More examples in conversation form

  1. Mom: Will you eat the last chicken wing, Lorine?

Lorine: No, mum, I’ve had enough for today. Thanks.

  1. Interviewer: What’s your experience in the marketing industry?

Interviewee: I’ve had adequate experience. I started my marketing career eight years ago.

NOTE: have is an example of a helping verb while had is a past participle. Explaining why it’s grammatically correct to utilize Have more than once in a sentence.

How to use Had Had

Had Had is past perfect tense. Creating sentences with this tense is relatively easy since it’s similar for all subjects. We utilize this tense if the main verb is Have. The first Had represents an auxiliary verb, while the second Had stands for the past participle of Have.

‘Had Had’ can be in the form;

  1. I/you had had
  2. It/she/he had had
  3. They/we had had

You can also use them in short form. For example, I’d had, you’d had, she’d had, he’d had, we’d had, they’d, and it’d had (although it’s rarely used).

How to ask questions with the past perfect

Like in the present perfect tense, it’s uncommon to utilize contractions/short forms of the tense while asking questions. We place the subject in the middle of Had and Had. For example

  1. Had you had sufficient training before going to the Olympics?
  2. Had they had a meeting before the class started?

However, if you utilize intonations to make sentences into questions, you can use short forms/contractions. Usually, you need to increase your voice’s pitch towards the end of the query. For example;

  1. You’d had sufficient training before going to the Olympics?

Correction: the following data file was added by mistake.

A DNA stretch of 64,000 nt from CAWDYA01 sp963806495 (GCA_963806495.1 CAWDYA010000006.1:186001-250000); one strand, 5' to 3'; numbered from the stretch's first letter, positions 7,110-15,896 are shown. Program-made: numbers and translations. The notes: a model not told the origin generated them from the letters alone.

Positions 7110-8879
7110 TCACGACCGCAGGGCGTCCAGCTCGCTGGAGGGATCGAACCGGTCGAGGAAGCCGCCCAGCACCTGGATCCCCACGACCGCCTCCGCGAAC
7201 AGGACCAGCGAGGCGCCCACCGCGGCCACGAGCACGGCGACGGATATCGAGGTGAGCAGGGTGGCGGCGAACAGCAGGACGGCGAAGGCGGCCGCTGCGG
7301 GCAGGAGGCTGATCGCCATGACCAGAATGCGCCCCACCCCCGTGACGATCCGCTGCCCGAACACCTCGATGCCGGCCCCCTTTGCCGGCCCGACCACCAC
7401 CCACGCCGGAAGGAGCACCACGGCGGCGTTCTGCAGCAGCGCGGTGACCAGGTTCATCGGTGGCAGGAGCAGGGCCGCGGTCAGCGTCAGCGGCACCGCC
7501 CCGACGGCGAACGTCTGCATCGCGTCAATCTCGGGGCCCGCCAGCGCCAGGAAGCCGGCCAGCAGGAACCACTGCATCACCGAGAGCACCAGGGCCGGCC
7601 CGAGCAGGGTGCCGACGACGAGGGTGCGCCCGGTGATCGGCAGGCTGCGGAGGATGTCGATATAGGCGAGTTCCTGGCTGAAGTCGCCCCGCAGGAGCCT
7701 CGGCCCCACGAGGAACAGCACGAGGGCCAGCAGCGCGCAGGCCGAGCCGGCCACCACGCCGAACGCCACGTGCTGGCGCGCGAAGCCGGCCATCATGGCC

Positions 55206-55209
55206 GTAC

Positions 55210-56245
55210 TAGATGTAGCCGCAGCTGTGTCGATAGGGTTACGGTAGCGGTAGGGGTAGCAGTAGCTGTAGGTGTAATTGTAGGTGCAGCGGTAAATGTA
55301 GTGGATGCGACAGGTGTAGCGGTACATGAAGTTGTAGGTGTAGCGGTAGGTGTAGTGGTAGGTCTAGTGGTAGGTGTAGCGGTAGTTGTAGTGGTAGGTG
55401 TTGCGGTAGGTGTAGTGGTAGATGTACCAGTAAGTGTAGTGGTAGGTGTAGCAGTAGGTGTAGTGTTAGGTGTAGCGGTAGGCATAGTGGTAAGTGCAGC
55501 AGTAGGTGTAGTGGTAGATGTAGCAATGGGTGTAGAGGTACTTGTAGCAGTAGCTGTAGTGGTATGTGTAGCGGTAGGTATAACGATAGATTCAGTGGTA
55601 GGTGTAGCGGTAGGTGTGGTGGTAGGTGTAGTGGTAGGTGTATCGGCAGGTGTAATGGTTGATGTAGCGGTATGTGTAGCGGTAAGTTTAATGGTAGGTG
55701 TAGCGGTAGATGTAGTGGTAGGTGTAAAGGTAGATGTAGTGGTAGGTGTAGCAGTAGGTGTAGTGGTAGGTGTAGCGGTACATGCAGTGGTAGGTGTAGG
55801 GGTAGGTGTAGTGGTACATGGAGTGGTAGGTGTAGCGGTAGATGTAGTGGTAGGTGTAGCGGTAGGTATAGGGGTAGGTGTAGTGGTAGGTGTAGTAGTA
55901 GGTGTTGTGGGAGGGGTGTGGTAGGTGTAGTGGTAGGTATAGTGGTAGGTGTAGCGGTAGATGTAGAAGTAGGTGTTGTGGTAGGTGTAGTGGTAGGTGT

2. They’d had a meeting before the class started?

We usually use past perfect when describing events or actions that occurred during the past before other past events or activities.

For example, in example 2, the initial past action that occurred was ‘they had had a meeting…(past perfect tense) and the simple past event/action was ‘…before the class started (simple perfect tense)

Is Had Had common?

Most people don’t use this tense in their everyday speeches. Many native speakers usually use the simple past tense and ignore the past perfect tense.

One of the reasons why people ignore the past perfect is because they find the simple perfect tense simple to use, particularly if it doesn’t affect a sentence’s meaning. However, you should be keen because you can easily change the meaning of your sentence if you omit the past perfect.

People can also ignore the past perfect because they have trouble pronouncing the contractions, especially when they talk faster. Mostly, the second had (it’d, we’d) in contractions disappears when speaking.

For proper and grammatically correct sentences, it’s best you understand when to and not to utilize the perfect tense.

Conclusion

Most English tenses can be confusing if you don’t know how to use them well. Have Had and Had Had may seem difficult to comprehend, but they’re pretty easy tenses. The main difference between Have Had vs. Had Had is that the first one is present perfect while the latter is past perfect.